- The aviation industry has shown true commitment to sustainability by agreeing to reduce its impact on the environment in the last several years. Do you think that will continue to be the case in the near future, given the hit that the industry has experienced due to the pandemic?
We are committed to reducing our impact on the environment as much as possible where and when possible. We have ordered and recently delivered over 100 new technology airplanes providing up to 25 less CO2 emissions. We do not support new taxes associated with the industry’s environment impact. There is a whole value chain behind the airlines that have a major role to play. We would rather see incentives put in place so we can re-fleet even faster.
- What opportunities do you see as a result of this huge crisis for aviation so that the industry comes back stronger and better?
Advancing transformation and restructuring projects – Air France’s domestic market for example
- Cargo played an important role during Covid-19. To what extent has Air France-KLM’s cargo business benefited?
We have a big fleet of passenger 777-300ERs. This aircraft type has proven to the best aircraft to take advantage of the reduced industry belly capacity and corresponding higher available yields. AF-KLM had higher cargo revenues in 2020/first half of 202 than in 2019.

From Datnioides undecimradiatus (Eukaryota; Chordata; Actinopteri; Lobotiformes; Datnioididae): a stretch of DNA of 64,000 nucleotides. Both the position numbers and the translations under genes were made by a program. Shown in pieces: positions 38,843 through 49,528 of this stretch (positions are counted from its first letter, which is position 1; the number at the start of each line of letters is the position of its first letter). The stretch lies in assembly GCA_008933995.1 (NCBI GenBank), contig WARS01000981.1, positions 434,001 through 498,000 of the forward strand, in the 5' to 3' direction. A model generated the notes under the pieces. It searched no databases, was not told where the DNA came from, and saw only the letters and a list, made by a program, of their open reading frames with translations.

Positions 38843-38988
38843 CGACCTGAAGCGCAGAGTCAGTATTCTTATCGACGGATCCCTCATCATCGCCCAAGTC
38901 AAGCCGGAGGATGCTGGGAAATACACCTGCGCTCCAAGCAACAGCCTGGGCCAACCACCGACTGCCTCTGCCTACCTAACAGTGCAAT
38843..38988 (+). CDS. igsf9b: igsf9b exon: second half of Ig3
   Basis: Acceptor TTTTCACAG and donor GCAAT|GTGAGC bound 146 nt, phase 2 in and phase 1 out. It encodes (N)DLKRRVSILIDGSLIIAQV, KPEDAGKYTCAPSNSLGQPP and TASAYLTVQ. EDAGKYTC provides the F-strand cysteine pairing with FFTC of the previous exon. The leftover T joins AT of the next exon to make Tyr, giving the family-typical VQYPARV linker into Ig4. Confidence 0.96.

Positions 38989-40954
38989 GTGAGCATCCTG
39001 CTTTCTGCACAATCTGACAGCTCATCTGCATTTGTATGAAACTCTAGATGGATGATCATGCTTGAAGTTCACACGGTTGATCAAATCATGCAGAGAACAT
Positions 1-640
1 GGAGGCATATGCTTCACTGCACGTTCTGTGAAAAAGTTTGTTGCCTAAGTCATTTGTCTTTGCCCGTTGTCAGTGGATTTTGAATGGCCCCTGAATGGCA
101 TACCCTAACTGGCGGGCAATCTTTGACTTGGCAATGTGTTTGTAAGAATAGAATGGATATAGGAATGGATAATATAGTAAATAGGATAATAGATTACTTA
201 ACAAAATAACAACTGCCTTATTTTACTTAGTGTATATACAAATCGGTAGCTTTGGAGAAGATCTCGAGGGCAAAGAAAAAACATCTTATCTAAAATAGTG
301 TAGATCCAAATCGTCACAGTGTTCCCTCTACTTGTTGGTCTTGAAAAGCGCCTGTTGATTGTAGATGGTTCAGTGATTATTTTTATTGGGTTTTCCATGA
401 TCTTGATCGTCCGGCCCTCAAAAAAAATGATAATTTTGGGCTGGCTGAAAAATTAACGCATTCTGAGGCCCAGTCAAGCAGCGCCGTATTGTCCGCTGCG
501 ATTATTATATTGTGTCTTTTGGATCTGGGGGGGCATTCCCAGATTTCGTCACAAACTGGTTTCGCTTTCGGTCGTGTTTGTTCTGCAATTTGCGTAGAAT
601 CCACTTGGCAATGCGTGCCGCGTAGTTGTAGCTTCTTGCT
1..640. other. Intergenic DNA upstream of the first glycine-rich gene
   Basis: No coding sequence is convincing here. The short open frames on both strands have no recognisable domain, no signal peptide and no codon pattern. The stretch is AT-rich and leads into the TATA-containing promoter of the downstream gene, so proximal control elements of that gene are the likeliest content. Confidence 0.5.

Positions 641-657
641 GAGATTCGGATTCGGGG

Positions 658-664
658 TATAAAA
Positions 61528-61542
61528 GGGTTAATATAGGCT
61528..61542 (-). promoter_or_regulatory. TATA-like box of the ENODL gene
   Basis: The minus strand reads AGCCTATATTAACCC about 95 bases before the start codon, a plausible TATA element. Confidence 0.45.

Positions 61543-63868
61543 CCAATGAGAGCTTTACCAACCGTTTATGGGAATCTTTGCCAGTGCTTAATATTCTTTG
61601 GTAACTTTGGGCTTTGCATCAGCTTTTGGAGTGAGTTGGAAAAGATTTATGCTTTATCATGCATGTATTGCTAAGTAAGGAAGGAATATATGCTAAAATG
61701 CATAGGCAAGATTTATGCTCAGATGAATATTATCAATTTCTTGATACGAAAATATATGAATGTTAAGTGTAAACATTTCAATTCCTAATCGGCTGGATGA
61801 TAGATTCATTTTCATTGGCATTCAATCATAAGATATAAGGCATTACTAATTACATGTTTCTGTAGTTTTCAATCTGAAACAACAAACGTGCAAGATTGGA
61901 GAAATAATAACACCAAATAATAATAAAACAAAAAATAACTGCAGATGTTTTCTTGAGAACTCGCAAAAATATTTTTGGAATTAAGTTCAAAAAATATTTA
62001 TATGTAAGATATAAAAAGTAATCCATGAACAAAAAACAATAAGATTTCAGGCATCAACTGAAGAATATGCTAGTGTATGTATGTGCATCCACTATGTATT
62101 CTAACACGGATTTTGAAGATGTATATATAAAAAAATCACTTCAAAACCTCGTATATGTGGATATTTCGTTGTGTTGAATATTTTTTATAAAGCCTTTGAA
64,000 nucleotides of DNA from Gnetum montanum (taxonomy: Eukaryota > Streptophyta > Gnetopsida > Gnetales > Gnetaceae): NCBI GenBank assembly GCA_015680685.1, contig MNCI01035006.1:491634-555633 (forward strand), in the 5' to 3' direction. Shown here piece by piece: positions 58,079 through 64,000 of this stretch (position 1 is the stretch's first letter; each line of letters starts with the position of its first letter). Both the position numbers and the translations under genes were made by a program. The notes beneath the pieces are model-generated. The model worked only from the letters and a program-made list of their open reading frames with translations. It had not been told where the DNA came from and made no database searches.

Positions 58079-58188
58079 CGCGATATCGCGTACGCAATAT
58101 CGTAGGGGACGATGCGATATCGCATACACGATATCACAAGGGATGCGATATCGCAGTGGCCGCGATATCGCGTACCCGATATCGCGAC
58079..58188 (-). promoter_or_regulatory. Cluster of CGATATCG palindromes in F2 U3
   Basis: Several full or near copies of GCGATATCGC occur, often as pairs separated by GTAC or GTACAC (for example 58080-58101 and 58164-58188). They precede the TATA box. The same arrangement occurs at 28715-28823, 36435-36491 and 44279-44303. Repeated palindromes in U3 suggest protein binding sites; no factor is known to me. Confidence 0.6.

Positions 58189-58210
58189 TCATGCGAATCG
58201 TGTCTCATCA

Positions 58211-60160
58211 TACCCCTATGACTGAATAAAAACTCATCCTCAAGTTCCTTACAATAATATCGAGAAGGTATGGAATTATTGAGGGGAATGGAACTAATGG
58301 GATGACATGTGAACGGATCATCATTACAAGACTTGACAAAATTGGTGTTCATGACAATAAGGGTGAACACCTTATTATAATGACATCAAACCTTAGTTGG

- In April, Air France-KLM and China Eastern Airlines decided to reinforce their partnership. How important is this partnership for Air France-KLM and also, with respect to alliances, how important is SkyTeam in the current context for Air France-KLM?
The partnership with China Eastern Airlines is key. Having a strong partner on the big China market will be a big asset for us over the long term.
The alliance model continues to provide big benefits for customers and airlines. (loyalty / lounge / FFP, ease of check-in, etc.). We only see this continuing to improve
- Many Latin American countries have made huge efforts in terms of making the Covid-19 vaccine available to their people, but a lot of the vaccines used are yet to be certified in the EU. Such is the case with Chinese, Cuban and even Russian vaccines. Given that Air France-KLM is such a key player in the Latin American market, have you intervened in any way so that potential passengers vaccinated with those vaccines are welcome to visit Europe for business or leisure? More broadly, what role do airlines have in the global dialogue on public health?
When appropriate we support a full industry approach toward these types of challenges such as IATA’s. In individual cases we put in place a bilateral lobby effort. However we are much more effective when we speak as one aligned industry.
- In comparison with other regions of the world, what is the situation with respect to Latin America for European aviation and carriers such as Air France-KLM? How long do you think it will take for traffic to recover to pre-pandemic levels?
The Latin American market is strong. At AF-KLM, we believe it will be one of the last to fully recover but it will be happen much sooner than Asia. That’s our current hypothesis.